What are those concrete things called?

Is there a name for those long skinny concrete slabs at the front of parking spaces, cunningly designed to rip your front bumper off? There’s got to be a name, but none of my coworkers can think of it. Help, Teeming Millions!

“Wheel stops” or “curb blocks.” Cite. I want you to know that it took me far too long to figure this out, and you are naughty for asking such a question when there is Science waiting to be done. :slight_smile:

A quick google search also revealed, ‘concrete bumpers’, ‘concrete wheel bumpers’ and ‘parking bumpers’. I always called them ‘berms’ but that seems to refer to a mound of earth.

As far as mundane questions go, this isn’t even top 100 :slight_smile:

When you microwave something small, where on the carousel should you place it?

What is this hairstyle called?

Do vegans swallow?:smiley:
(I like this one)

And thats just on page one today.

Huh. While I certainly appreciate the answers, I feel like there’s a certain…elegance that’s lacking by the phrase “curb blocks”. I was hoping for a single word that, when spoken, would immediately bring to mind the object. Still, it’s nobody’s fault. Sometimes English just lets us down. Thanks, all!

But here’s my city’s standard design for parking lot bumper curbs.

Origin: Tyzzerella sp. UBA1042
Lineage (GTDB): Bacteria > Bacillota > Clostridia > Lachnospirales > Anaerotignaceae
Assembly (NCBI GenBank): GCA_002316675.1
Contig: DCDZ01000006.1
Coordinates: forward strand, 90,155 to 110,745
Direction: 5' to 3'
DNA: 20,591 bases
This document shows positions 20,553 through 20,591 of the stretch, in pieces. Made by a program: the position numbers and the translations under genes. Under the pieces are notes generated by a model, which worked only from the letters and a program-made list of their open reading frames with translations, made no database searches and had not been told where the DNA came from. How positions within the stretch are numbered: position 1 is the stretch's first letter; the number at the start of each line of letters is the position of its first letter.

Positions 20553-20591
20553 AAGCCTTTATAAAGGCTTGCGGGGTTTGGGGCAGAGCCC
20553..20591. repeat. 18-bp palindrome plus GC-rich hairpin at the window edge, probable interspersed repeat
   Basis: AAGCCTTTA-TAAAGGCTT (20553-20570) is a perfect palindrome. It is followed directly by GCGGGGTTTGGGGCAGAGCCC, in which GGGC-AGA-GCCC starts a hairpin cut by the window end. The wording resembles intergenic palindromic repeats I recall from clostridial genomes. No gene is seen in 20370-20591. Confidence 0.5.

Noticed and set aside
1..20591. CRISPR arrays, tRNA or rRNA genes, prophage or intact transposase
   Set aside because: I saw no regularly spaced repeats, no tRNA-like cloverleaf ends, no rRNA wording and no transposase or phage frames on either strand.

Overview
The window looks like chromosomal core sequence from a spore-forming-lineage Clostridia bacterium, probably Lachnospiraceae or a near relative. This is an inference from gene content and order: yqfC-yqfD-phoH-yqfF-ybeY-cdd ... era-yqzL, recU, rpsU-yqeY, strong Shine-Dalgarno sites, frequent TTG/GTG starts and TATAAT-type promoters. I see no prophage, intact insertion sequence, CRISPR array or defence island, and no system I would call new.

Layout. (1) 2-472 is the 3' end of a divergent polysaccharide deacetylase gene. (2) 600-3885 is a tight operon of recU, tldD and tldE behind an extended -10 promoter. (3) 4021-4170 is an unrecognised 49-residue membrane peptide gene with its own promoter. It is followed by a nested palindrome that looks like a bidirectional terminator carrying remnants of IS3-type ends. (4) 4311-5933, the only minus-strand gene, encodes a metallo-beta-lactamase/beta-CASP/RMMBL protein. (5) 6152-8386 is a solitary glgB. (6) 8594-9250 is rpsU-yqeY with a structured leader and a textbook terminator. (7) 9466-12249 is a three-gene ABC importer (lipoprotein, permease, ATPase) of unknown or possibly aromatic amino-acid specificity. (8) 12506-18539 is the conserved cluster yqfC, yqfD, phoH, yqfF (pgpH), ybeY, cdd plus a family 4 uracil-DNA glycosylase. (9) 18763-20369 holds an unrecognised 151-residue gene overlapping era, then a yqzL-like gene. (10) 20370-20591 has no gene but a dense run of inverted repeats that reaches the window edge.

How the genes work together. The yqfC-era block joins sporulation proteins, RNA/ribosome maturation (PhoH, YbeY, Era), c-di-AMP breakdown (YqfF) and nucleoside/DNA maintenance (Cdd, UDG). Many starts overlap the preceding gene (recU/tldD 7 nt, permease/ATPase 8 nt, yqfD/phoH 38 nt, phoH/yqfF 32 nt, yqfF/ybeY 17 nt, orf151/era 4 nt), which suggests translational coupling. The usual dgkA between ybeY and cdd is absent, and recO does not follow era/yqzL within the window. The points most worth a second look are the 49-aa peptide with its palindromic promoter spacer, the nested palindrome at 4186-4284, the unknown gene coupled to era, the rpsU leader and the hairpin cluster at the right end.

Don’t ask, I just ran across it.

jersy barriers


I prefer “parking curbs”. A friend of mine always calls them “Sure Stops”, but I believe that’s a brand name.

Those curbs don’t rip off my front bumper, but sometimes a part of the undercarriage of my car can get hooked on one of them and I hear a weird noise when I back out.

Ian’t the “Jersey barrier” the taller formed-in-place concrete barrier used on freeways to divide the different directions of traffic? Although there are portable prefab versions used around construction areas, now that I think of it.

I always just called those concrete parking-lot things “bumpers”.

BTW, the concrete base you often see on light poles in shopping mall parking lots are called “sonotubes.”

I have to know that – I’m rewriting a zoning code.

elmwood, I think your misapplying the term “sonotube.”

A sonotube is the thick (approx .25 inches) cardboard cylinder-shaped form (they look like the Jolly Green Giant’s toilet paper tube) that they use to cast concrete pilings, pillars and, yes, lampost bases.

BTW, I believe “sonotube” is a brand name.